The evidence for William the Conqueror's death are contained in the nearly contemporary De Obitu Willelmi by an anonymous monk of Caen, where the king was actually buried, and the later Historia Ecclesiastica of Orderi Vitalis written approximately sixty-five years later.
William "who was very corpulent, fell ill from exhaustion and heat" and died of a burst bowel at age 59. While jumping a trench on horseback, his stomach was forced onto the pommel of his sword.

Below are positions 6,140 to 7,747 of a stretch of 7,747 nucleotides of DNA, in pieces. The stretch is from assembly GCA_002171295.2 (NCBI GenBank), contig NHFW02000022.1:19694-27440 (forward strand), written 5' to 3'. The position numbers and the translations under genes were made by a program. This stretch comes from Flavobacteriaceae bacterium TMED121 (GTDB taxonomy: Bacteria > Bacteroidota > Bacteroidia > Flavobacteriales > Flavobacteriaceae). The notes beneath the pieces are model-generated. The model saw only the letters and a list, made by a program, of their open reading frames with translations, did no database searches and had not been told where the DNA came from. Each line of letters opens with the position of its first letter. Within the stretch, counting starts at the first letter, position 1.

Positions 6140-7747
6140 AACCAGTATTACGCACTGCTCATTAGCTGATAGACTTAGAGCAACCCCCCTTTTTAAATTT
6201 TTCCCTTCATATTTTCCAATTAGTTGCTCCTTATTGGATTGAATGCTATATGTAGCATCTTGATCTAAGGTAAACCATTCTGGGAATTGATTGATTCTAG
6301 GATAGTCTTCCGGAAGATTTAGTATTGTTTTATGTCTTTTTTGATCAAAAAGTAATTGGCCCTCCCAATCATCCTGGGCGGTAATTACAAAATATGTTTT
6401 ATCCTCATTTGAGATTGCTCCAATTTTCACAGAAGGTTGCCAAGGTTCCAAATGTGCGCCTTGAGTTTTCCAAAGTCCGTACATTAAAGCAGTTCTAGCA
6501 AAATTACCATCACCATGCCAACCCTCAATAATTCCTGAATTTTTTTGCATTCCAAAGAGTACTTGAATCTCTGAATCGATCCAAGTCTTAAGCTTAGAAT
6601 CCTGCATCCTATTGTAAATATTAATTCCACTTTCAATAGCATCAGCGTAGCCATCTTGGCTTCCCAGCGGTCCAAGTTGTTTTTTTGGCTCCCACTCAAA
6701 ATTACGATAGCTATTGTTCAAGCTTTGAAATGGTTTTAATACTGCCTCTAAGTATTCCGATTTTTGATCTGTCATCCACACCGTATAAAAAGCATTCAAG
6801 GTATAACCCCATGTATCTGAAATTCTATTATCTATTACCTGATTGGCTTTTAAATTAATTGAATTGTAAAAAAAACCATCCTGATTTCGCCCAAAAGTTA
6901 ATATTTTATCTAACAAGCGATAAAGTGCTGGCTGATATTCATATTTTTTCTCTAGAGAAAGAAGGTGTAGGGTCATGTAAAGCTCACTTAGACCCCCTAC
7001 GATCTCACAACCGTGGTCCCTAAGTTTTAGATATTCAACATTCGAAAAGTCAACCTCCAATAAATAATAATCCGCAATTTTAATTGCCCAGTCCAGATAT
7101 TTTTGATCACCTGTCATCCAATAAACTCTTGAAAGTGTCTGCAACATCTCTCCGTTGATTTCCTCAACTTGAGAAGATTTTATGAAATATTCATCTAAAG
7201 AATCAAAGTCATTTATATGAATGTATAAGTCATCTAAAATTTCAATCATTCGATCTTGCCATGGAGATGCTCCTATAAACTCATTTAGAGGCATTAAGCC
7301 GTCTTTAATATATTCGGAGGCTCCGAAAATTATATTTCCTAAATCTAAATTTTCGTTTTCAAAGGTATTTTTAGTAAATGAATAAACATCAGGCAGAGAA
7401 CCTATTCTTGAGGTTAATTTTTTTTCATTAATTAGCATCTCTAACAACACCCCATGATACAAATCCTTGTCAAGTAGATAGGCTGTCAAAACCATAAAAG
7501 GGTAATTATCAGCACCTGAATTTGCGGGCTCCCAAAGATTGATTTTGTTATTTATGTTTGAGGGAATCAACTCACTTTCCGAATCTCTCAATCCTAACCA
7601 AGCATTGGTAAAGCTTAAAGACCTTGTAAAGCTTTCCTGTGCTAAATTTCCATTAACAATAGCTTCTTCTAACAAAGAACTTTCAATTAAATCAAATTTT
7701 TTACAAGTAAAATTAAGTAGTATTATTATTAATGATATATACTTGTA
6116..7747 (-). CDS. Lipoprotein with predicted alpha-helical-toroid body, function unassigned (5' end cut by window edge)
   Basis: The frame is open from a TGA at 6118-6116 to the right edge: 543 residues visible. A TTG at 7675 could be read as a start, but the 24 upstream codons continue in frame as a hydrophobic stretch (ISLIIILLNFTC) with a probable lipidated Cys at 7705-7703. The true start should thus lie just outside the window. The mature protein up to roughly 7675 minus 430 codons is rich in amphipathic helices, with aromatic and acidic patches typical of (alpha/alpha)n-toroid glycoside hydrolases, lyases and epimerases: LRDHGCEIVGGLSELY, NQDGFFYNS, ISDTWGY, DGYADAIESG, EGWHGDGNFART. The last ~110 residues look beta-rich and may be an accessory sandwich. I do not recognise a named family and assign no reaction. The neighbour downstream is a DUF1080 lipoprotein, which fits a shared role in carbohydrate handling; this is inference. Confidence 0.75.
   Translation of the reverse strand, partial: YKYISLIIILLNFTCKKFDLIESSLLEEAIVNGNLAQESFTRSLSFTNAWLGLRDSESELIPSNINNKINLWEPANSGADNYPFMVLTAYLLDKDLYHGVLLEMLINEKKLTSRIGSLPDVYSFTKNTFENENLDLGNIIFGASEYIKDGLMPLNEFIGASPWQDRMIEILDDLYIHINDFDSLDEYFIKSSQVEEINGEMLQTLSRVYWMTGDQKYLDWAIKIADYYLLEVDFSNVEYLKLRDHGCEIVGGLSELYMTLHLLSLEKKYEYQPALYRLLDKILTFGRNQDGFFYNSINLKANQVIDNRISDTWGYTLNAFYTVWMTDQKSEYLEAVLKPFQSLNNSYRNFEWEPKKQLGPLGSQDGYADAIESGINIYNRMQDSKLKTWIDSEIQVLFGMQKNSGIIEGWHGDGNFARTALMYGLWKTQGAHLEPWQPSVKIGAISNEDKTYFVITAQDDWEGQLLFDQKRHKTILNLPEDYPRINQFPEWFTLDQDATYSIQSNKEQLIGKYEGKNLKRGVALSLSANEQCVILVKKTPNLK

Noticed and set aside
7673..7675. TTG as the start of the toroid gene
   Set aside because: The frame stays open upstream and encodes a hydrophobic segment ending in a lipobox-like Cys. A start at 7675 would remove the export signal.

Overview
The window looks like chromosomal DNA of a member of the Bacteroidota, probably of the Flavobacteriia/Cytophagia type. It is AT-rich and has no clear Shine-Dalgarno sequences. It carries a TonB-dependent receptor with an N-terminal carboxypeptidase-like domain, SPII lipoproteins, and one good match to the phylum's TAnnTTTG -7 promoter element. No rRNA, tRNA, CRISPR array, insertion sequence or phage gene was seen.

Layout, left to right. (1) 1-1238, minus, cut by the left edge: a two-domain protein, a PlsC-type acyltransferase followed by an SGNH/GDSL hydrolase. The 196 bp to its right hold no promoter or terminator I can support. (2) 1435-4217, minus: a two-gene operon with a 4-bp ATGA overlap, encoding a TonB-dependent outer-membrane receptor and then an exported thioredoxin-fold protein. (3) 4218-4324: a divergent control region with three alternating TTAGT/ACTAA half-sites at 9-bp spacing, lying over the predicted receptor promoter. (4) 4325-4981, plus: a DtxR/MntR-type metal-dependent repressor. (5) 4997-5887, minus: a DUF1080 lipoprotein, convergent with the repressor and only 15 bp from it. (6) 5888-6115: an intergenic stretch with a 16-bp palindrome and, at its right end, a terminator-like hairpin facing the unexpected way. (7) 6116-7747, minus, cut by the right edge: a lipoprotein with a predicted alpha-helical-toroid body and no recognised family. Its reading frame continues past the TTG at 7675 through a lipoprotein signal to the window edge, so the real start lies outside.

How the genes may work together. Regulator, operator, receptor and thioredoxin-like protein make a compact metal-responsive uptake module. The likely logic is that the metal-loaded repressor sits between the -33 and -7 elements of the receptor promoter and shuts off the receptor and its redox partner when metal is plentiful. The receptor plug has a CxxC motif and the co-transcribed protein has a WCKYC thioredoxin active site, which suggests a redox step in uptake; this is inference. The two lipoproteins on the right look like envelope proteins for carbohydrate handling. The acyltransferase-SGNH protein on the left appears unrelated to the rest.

There is little dignity in death, even for Kings and in the funeral service we hear that "the swollen bowels burst, and an intolerable stench assailed the nostrils of the by-standers and the whole crowd."
For William, even the frankincense and spices of the censers was not enough to mask the smell, and the rites were hurriedly concluded in an effort to move away.
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